By Michael A. Lipton
May 29, 1995 12:00 PM

ASK HIM HOW THINGS ARE GOING these days, and onetime teen idol Joey—now Joe—McIntyre stops lacing up his Air Jordans, grins good-naturedly and displays a newspaper cartoon he has clipped. It shows a destitute man on a street corner holding a sign reading, “Will work for Fad.” “Poor guy,” one passerby in the cartoon says to another. “He used to be an agent for the New Kids on the Block.”

From 1984 to 1994, of course, McIntyre happened to be one of those Kids. But the cartoon doesn’t draw blood. “I don’t mind being the brunt of a joke,” he says, “so long as it’s a good one.” The Kids—purveyors of the most commercial kind of rock and blue-eyed soul—were never critics’ darlings. But a year after disbanding their phenomenally successful act, they are laughing all the way to the brokerage house—and all but one are keeping up their show business connections. Donnie Wahlberg and Danny Wood, both 25, have gone on to produce rap records, while Jordan Knight, 24, is about to record his first solo album. (His brother Jonathan, 25, no longer performs.) Meanwhile, McIntyre, 22—whose blazing blue eyes and boyish dreamboat looks melted hearts while helping to sell over $1 billion worth of records, T-shirts, sleeping bags and lunch boxes—is likely to turn up on movie posters this fall. That’s when he makes his big-screen debut, opposite Joel Grey, in The Fantasticks, a musical based on the Energizer Bunny of American theatrical productions, still going and going 14,500 performances after its Off-Broadway premiere on May 3, 1960.

McIntyre, who gets to croon its signature song, “Try to Remember,” won’t soon forget the day last November when he learned he’d won the role of Matt, one of the musical’s two misguided young lovers. “I basically screamed and ran around for a while,” he recalls in his trailer outside The Fantasticks’ L.A. set. “I’m grateful. But I’m not here because I’m Joey from the New Kids.”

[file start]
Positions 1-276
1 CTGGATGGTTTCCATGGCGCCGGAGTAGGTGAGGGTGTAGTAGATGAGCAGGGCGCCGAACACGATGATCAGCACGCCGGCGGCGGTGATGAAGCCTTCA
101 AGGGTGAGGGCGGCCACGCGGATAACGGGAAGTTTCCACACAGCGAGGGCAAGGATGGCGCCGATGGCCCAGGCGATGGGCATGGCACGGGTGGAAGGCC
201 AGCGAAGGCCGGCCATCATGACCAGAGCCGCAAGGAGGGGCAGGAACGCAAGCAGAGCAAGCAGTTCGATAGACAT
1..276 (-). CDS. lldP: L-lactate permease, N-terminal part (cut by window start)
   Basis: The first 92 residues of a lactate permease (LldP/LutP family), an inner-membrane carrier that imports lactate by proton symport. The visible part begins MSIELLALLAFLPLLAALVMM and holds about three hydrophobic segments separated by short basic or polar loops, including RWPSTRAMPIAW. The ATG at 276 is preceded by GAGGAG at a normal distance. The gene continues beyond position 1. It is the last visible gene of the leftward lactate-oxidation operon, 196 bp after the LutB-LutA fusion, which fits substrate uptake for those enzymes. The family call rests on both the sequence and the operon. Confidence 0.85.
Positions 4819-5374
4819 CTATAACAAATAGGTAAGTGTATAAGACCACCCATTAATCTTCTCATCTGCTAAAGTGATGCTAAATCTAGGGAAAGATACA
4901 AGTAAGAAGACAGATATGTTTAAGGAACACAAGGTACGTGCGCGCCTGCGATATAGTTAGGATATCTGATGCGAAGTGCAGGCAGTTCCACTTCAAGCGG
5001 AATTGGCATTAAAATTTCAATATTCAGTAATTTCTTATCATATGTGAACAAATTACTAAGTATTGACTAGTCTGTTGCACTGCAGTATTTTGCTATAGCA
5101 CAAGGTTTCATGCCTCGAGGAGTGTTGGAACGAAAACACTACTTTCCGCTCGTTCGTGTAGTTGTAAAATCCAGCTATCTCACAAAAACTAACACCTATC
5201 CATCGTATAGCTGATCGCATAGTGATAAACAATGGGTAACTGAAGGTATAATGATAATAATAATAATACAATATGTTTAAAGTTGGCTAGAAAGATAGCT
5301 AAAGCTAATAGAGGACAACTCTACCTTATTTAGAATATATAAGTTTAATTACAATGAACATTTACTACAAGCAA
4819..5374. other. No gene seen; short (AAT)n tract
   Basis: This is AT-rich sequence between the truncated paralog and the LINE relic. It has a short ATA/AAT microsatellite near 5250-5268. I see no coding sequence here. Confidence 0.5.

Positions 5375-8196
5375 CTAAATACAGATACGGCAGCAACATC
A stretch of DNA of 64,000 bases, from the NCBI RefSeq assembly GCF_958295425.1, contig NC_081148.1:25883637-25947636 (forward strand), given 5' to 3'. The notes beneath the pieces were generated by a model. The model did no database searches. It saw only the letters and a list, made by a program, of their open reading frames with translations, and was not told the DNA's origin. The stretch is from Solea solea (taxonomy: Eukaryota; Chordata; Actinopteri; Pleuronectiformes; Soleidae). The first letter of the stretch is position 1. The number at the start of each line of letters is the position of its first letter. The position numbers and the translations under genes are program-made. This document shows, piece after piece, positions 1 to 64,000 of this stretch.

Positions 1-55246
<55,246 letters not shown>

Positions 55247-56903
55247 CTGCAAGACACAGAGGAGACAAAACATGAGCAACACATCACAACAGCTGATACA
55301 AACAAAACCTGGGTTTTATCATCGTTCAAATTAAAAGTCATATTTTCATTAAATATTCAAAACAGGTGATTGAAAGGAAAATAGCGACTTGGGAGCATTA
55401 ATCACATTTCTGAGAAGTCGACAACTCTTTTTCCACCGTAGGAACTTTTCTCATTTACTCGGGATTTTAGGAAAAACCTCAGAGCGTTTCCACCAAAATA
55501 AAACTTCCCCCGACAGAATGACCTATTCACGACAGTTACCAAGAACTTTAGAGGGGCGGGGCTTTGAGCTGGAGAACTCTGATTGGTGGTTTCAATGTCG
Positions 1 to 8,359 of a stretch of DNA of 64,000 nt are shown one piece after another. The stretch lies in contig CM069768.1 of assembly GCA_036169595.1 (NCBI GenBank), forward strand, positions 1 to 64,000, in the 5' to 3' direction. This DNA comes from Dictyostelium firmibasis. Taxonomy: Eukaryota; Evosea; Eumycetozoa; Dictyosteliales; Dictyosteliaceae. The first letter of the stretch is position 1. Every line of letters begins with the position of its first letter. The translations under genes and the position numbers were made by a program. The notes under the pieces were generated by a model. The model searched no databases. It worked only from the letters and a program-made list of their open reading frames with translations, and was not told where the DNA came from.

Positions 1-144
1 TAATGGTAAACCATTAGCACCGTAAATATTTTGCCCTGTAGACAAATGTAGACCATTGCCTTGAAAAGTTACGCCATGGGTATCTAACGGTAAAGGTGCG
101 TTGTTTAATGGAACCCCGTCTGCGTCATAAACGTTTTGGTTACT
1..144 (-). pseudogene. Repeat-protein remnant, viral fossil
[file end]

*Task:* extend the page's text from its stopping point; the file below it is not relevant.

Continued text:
Fantasticks director Michael Ritchie (Cool Runnings) agrees. “For Joe the music is easy,” he says. “But it turns out he’s a singer who can act. In the subtle, dramatic moments, he’s great.”

McIntyre is no tyro. The youngest of nine children of Tom McIntyre, 63, a Boston bricklayers’ union official, and his wife, Katherine, 63, a homemaker and seasoned community-theater actress, Joey was performing at age 6 in local productions of Oliver! and The Music Man. But it was charisma more than talent that mattered to Maurice Starr, founder of the New Kids, when a Boston agent brought Joey, then 12, to his attention. “The role I wanted for him,” says Starr, 41, now a producer of gospel music, “was the same one Michael Jackson played in the Jackson 5: the young, cute, talented guy who could deliver.”

McIntyre did, but the group didn’t click until 1988 with the success of their hit single “Please Don’t Go Girl.” The girls, in fact, went wild (thanks to major airplay by radio deejays), and by 1990 the Kids’ second album, Hangin’ Tough, had sold 8 million copies, and the Kids were off on the the second of their four world tours. “Those were fun years,” says Katherine McIntyre. “I remember seeing Joe in a limo and him saying, ‘Hey, Mom! Livin’ large!’ ”

But by May 1994 the act had “burned up and ground to a halt,” says McIntyre. “Our single [“Never Let You Go”] had stiffed. We were basically out there just for our die-hard fans.” On tour in St. Louis, the Kids, who had wrested control of their act from Starr in April 1992, huddled in the back of their bus one day. “And we said, ‘Do we really want to keep doing this?’ ” recalls McIntyre. “Or have we done enough?” A month later the Kids called it quits.

Nowadays McIntyre hangs with an older crowd: his brother Tommy, 26, and sisters Alice, 49, and Judy, 40, share his six-bedroom house in Boston, just three minutes from their parents’ home. He even has a local girlfriend, Boston-based model Nina Cammarota, 22. And how is their year-and-a-half-old romance progressing? “Let’s just say everything’s cool,” he says.

He’s a lot more talkative about the Hollywood scene. On a recent lunch break from The Fantasticks, McIntyre dropped by the Hollywood Canteen and saw director Ron Howard lunching with his Apollo 13 star Tom Hanks. “I was like, ‘Whoa!’ ” says McIntyre. “I love meeting famous people. I’m even happy just looking at them.”

And why not? Hollywood’s his new block, and he’s the new kid.

MICHAEL A. LIPTON

TODD GOLD in Los Angeles

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